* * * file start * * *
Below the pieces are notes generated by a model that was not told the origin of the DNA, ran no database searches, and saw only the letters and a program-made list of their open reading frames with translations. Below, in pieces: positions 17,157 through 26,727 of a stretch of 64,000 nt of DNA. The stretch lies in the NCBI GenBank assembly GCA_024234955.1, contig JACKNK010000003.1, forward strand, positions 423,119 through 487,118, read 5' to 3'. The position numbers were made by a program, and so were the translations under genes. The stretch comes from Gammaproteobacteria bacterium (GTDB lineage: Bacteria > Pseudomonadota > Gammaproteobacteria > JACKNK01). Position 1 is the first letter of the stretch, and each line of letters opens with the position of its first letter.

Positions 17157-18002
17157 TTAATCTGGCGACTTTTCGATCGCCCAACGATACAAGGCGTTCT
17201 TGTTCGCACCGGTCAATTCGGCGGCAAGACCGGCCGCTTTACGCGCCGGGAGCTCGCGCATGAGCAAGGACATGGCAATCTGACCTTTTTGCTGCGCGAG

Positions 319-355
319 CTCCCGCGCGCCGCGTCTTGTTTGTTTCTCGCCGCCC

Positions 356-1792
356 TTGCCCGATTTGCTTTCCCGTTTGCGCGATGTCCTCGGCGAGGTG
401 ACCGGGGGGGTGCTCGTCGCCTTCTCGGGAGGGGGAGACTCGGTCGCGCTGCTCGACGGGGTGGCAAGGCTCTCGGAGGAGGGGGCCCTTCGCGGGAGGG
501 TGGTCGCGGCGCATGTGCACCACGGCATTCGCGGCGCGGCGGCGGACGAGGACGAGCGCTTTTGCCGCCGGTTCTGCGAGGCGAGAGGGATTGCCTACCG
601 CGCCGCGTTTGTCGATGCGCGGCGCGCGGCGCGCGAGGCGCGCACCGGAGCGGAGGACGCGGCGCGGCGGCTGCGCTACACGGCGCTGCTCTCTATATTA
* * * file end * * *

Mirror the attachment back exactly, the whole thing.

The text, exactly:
Below the pieces are notes generated by a model that was not told the origin of the DNA, ran no database searches, and saw only the letters and a program-made list of their open reading frames with translations. Below, in pieces: positions 17,157 through 26,727 of a stretch of 64,000 nt of DNA. The stretch lies in the NCBI GenBank assembly GCA_024234955.1, contig JACKNK010000003.1, forward strand, positions 423,119 through 487,118, read 5' to 3'. The position numbers were made by a program, and so were the translations under genes. The stretch comes from Gammaproteobacteria bacterium (GTDB lineage: Bacteria > Pseudomonadota > Gammaproteobacteria > JACKNK01). Position 1 is the first letter of the stretch, and each line of letters opens with the position of its first letter.

Positions 17157-18002
17157 TTAATCTGGCGACTTTTCGATCGCCCAACGATACAAGGCGTTCT
17201 TGTTCGCACCGGTCAATTCGGCGGCAAGACCGGCCGCTTTACGCGCCGGGAGCTCGCGCATGAGCAAGGACATGGCAATCTGACCTTTTTGCTGCGCGAG

Positions 319-355
319 CTCCCGCGCGCCGCGTCTTGTTTGTTTCTCGCCGCCC

Positions 356-1792
356 TTGCCCGATTTGCTTTCCCGTTTGCGCGATGTCCTCGGCGAGGTG
401 ACCGGGGGGGTGCTCGTCGCCTTCTCGGGAGGGGGAGACTCGGTCGCGCTGCTCGACGGGGTGGCAAGGCTCTCGGAGGAGGGGGCCCTTCGCGGGAGGG
501 TGGTCGCGGCGCATGTGCACCACGGCATTCGCGGCGCGGCGGCGGACGAGGACGAGCGCTTTTGCCGCCGGTTCTGCGAGGCGAGAGGGATTGCCTACCG
601 CGCCGCGTTTGTCGATGCGCGGCGCGCGGCGCGCGAGGCGCGCACCGGAGCGGAGGACGCGGCGCGGCGGCTGCGCTACACGGCGCTGCTCTCTATATTA